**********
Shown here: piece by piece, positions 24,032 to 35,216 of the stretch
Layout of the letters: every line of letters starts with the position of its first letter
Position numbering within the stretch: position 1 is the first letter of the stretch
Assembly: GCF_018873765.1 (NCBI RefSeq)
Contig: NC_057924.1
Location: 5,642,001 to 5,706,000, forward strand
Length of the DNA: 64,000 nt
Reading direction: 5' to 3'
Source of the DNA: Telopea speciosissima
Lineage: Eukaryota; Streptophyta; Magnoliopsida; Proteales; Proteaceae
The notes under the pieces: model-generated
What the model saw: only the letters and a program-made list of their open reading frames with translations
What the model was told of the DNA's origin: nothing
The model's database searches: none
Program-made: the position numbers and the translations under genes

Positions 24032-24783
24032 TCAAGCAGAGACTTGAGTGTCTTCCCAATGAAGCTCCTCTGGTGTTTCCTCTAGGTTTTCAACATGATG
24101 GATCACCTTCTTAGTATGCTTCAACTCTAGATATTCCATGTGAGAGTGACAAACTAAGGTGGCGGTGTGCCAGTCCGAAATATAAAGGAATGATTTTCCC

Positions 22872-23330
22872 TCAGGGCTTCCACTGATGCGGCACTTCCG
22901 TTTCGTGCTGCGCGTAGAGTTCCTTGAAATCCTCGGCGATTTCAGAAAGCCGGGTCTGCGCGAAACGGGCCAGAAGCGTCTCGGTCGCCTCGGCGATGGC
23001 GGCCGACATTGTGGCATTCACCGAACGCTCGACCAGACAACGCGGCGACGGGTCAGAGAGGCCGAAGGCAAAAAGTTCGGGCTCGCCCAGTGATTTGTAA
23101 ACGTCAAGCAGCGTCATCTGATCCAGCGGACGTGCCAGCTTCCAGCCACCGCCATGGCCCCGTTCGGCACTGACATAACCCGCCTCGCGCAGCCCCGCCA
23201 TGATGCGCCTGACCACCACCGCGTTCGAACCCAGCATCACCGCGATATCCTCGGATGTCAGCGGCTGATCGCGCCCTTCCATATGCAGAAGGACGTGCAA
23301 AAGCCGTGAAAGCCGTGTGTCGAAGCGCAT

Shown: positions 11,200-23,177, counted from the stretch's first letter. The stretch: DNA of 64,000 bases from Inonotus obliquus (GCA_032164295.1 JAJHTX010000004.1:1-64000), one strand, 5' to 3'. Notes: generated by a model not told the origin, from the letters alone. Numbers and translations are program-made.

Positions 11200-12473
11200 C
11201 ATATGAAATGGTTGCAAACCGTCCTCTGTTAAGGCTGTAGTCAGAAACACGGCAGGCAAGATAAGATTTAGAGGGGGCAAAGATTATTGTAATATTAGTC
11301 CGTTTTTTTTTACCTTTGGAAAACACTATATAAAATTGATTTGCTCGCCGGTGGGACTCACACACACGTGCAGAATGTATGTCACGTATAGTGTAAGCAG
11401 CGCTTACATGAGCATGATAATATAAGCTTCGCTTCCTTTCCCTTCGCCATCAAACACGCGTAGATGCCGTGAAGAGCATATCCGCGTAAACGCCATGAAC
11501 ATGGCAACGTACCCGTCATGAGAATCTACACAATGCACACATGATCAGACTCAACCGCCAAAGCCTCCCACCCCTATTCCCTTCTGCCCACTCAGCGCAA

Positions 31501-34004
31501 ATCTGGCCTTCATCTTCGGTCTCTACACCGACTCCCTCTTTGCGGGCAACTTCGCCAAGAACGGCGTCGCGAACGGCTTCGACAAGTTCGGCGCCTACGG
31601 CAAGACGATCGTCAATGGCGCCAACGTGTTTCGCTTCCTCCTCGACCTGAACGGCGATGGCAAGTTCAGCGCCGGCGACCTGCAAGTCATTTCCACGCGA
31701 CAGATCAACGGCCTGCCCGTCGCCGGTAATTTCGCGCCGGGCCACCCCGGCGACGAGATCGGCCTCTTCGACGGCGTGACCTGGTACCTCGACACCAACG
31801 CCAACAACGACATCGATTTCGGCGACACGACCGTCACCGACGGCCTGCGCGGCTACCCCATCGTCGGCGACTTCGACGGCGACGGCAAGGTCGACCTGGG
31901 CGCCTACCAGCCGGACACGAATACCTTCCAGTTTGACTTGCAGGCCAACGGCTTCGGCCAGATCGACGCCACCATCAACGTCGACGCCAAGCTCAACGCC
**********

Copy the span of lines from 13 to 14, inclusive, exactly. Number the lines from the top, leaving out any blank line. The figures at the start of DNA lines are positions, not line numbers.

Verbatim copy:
What the model was told of the DNA's origin: nothing
The model's database searches: none